Biomedical engineering students excel at Student Research Week

TAMU biomedical logoSix students from the Department of Biomedical Engineering at Texas A&M University notched seven awards, including two first-place finishes, for their research presentations at the university’s annual Student Research Week (SRW) event. 

Undergraduate students Sarah Chaudhri, Shannon Ingram, Zachary Lawson and Rebecca Sehnert and graduate students Grace Fletcher and Scott Herting all were recognized for their respective research projects at the three-day competition that highlights research occurring at Texas A&M in which students play an active role.

Formed in 1994 as a one-day poster event, SRW is in its 19th year. Each year SRW enables hundreds of students from both the graduate and undergraduate levels to present their research in the form of oral or poster presentations. Not only does the event showcase student research at Texas A&M, SRW honors excellence in research, giving a huge value booster to a student's career. 

Fletcher, who is advised by Professor Duncan Maitland, earned top honors in the oral competition for graduate students in the subject area of “Medicine, Biomedical Engineering and Neuroscience.” She presented her research on the development of biostable shape memory polymer foams for use in embolization devices. 

Another of Maitland’s students, Herting, was honored at the event with the Vice President of Research: Excellence in Research Award in the graduate category.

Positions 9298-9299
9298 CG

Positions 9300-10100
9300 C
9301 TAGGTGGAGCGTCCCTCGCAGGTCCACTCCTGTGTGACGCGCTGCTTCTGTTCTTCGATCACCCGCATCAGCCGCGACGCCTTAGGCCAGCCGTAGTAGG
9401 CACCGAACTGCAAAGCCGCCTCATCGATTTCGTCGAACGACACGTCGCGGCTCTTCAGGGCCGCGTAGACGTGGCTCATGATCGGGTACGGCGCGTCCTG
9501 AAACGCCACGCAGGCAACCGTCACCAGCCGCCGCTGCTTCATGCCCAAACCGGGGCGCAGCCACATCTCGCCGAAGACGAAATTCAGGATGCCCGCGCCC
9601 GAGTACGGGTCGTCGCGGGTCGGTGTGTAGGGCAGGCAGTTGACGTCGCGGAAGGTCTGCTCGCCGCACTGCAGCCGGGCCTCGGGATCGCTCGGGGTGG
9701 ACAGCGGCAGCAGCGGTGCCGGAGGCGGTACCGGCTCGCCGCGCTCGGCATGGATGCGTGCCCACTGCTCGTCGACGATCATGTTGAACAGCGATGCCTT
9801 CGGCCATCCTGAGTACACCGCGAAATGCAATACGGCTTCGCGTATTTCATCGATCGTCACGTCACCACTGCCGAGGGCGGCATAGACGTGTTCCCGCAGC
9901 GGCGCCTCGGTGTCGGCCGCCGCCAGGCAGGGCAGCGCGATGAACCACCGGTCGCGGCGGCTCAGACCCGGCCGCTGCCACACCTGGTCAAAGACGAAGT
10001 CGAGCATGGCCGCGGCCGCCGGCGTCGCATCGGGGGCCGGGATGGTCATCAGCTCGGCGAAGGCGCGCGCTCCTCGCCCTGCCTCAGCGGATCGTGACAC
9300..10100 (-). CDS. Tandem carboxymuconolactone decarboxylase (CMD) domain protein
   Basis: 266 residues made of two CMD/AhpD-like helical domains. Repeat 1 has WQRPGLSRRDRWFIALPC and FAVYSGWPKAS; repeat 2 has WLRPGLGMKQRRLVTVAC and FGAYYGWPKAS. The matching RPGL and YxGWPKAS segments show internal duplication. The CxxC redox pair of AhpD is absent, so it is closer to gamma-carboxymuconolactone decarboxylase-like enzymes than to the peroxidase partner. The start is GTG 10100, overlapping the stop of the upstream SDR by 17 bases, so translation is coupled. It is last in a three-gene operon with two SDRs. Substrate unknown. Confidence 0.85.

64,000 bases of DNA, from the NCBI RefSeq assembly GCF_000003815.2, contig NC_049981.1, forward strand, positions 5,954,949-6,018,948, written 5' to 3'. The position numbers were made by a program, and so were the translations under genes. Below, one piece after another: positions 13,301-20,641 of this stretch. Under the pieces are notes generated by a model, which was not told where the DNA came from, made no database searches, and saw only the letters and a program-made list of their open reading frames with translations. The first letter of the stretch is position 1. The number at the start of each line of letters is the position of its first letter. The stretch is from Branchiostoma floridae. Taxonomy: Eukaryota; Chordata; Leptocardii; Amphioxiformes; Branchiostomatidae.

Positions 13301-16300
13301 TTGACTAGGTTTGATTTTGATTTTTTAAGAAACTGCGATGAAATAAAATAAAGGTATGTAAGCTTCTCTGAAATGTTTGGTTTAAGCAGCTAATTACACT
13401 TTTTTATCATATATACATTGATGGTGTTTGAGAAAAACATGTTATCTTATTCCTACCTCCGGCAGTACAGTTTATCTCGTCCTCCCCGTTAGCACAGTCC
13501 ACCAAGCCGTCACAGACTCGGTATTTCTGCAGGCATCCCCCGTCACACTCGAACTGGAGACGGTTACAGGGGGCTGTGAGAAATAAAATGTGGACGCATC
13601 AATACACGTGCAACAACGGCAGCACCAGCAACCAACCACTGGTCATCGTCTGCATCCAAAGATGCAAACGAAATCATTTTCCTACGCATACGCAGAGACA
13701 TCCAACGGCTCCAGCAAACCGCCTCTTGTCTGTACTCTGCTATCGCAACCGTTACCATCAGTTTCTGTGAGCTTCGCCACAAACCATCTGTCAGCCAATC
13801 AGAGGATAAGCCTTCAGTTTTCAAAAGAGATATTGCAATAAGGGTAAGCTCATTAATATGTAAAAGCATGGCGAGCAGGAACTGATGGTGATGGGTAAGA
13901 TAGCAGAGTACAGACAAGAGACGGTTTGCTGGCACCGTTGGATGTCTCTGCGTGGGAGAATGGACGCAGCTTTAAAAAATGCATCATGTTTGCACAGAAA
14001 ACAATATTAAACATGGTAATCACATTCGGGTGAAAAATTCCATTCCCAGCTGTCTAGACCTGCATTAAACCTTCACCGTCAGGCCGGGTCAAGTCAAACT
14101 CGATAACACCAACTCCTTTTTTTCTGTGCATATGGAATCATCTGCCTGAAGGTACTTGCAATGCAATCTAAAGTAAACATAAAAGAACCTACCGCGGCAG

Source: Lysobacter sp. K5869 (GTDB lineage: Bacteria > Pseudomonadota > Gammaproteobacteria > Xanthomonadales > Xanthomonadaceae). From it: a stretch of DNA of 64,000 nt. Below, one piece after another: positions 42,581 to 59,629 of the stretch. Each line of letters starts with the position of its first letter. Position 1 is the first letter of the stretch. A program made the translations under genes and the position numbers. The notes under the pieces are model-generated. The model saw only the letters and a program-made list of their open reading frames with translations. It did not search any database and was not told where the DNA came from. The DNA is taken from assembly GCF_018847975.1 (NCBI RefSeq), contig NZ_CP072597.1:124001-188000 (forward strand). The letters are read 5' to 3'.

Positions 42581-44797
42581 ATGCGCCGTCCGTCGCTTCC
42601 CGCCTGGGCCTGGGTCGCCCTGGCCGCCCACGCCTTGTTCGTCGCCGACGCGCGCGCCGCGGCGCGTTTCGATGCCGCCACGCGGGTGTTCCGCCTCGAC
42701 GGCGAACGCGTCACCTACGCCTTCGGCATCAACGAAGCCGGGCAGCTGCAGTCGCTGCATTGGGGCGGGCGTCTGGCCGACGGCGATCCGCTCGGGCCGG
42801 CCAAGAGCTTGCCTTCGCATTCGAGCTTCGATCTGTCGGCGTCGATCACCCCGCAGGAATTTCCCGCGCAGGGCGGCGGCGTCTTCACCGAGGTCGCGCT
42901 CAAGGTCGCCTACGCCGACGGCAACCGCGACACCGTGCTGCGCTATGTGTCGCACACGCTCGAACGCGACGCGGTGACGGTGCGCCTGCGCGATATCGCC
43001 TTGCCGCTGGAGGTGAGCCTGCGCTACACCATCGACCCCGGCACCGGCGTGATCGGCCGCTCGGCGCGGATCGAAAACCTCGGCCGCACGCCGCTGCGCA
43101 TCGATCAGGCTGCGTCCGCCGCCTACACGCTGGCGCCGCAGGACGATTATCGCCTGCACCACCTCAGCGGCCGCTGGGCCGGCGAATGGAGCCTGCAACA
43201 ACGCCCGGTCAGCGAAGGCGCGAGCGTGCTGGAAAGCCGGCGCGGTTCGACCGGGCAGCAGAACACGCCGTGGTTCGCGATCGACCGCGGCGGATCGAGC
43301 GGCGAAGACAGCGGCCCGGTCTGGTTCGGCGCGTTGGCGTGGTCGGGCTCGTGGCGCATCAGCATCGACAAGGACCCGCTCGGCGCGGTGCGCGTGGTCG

In the undergraduate poster competition for “Medicine, Biomedical Engineering and Neuroscience, ” Ingram, who is advised by Assistant Professor Michael Moreno, earned top honors for her poster detailing the degenerative effects of mild to moderate blast-induced traumatic brain injury. Ingram also was honored with the Sigma Xi Interdisciplinary Award at the event.

In that same subject area, the team of Chaudhri and Lawson – also working with Moreno – received second-place honors for its research poster detailing the development of a novel 3-D printed total knee replacement technology. 

In the subject area of “Engineering and Architecture” Sehnert, who is advised by Associate Professor Melissa Grunlan, was recognized with a second-place finish for her presentation that focused on the development of a tissue engineering scaffold based on synthetic polymers to heal damage of osteochondral tissues in the knee and in other joints. 

SRW enables students, faculty and the community to see the depth and breadth of research conducted at Texas A&M. SRW events include expert panels, resource tables, presentations by industrial partners, research symposiums, and keynote addresses from esteemed speakers. In addition to these sessions, students have the opportunity to volunteer during the week and support their peers by attending any of the poster or oral presentation sessions. Graduate students who volunteer to serve as judges gain immensely from this valuable experience. SRW is a premiere program of the Graduate and Professional Student Council and is the largest event that the council organizes.

About the Department of Biomedical Engineering
Committed to solving the world’s greatest health problems through the exploration of new ideas, integrated research and innovation, the Department of Biomedical Engineering at Texas A&M is producing the next generation of biomedical engineers, developing new technologies and new jobs, and achieving revolutionary advancements for the future of health care. The department has unique strengths in regenerative engineering, medical augmentation, molecular diagnostics/theranostics, tele-health, and precision medicine, and its faculty members are internationally recognized with collaborative relationships that span engineering, physical and natural sciences, medicine and veterinary sciences.